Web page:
Two-factor SSH using oathtool on Ubuntu 18.04July 16, 2018
I’ve been using the Google Authenticator PAM Module for years. It works great, and is easy to set up. But, I generally try to stay away from all things Google, so I wanted to set up two-factor ssh using something else.
After a bit of googling (…), I found OATH Toolkit. Reading their documentation, it seems rather easy to set up. Also, this blog has a nice TL;DR of the setup. I’ve pretty much followed that, and added a few bits.
# Install oathtool. sudo apt install oathtool libpam-oath export HEX_SECRET=$(head -15 /dev/urandom | sha1sum | cut -b 1-30) oathtool --verbose --totp $HEX_SECRET --digits=8 # Type in the Base32-secret on your phone sudo touch /etc/users.oath sudo chmod 0600 /etc/users.oath # Running subshell so we can send output to file with sudo-permissions sudo /bin/bash -c "echo HOTP/T30 $USER - $HEX_SECRET \ >> /etc/users.oath" # Unset your secret unset HEX_SECRET
Setting up an access-list for two-factor
Now, I want to be able to define who I require two-factor for, and from where I require it. I have a couple of hosts that I trust, where I can log in from in case I lose my two-factor.
/etc/security/login_token.conf. My file has the following contents:
# Do not require two-factor from here: + : dennis : 184.108.40.206/24 # lolnope don't need two-factor at all + : lolnope : ALL # Demand two-factor from everywhere and everyone else - : ALL : ALL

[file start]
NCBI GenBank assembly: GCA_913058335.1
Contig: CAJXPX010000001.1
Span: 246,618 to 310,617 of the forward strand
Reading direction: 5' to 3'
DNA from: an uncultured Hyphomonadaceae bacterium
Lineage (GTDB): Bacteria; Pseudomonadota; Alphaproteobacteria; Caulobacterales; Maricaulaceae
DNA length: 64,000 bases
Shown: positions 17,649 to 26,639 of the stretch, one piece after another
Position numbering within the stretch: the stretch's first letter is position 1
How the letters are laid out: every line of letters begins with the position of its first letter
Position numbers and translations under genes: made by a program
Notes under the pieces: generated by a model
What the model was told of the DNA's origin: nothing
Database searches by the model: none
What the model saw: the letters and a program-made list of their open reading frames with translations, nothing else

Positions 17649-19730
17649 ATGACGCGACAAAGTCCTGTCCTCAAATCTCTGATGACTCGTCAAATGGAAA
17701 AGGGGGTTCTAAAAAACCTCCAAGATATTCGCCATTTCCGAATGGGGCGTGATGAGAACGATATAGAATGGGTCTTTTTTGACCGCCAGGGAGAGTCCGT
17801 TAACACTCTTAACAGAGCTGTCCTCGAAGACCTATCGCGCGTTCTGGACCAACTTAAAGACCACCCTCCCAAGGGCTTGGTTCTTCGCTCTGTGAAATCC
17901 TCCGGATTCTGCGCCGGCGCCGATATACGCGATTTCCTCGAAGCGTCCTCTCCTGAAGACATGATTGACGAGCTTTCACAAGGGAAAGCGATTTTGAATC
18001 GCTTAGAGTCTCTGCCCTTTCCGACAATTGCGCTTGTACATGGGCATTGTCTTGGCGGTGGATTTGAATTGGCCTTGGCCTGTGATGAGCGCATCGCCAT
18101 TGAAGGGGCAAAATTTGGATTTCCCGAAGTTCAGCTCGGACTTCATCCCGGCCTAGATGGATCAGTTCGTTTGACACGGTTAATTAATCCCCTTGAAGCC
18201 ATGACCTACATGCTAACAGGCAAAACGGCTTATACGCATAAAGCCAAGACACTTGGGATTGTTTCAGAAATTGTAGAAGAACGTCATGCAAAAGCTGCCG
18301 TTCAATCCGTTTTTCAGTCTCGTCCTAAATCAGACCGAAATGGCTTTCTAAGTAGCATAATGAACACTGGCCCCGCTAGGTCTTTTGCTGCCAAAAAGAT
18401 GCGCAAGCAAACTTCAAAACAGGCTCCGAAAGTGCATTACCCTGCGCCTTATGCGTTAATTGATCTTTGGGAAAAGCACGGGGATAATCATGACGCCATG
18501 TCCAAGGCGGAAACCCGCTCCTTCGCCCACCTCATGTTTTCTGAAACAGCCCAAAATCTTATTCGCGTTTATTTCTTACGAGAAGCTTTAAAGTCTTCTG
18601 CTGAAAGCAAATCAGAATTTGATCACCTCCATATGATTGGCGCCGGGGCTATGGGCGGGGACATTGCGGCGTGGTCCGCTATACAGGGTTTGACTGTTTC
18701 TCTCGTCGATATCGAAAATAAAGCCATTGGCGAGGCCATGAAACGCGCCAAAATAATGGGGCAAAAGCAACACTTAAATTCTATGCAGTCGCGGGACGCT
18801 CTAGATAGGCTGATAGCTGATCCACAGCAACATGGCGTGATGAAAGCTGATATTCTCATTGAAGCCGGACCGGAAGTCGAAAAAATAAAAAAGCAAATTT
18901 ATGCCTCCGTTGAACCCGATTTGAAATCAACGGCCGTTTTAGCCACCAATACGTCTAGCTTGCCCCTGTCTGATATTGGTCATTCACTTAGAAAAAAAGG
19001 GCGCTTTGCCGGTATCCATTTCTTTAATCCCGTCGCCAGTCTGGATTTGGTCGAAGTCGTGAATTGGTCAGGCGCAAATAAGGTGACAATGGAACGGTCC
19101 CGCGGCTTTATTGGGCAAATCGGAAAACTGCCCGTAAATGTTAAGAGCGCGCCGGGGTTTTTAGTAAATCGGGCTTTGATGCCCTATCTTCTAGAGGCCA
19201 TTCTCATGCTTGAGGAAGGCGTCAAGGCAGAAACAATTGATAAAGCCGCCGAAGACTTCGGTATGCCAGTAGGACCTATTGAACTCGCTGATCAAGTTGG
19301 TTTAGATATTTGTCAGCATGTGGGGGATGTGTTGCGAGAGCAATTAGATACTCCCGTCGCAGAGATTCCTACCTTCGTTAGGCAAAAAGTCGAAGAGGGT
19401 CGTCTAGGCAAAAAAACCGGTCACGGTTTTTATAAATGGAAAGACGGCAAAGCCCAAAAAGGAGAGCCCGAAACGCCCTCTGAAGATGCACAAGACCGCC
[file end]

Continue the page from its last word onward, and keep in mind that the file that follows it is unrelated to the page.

man 5 access.conf for details on the format
First install the package.
sudo apt install libpam-oath
Add the following to the top of /etc/pam.d/sshd:
Exceptions from two-factor auth [success=1 default=ignore] pam_access.so accessfile=/etc/security/login_token.conf # Two-factor auth reqiored pam_oath.so usersfile=/etc/users.oath
Now all we need to do is to enable two-facor in
/etc/ssh/sshd_config. Now we can
ssh, and test it!
This is what it should look like when logging in:
$ # I use ssh-keys, do I need to auth without them $ ssh -o PubkeyAuthentication=no dennis@host One-time password (OATH) for `dennis': Password:
And, when logging in from one of the hosts I’ve defined in
/etc/security/login_token.conf, I’m not asked about the OTP!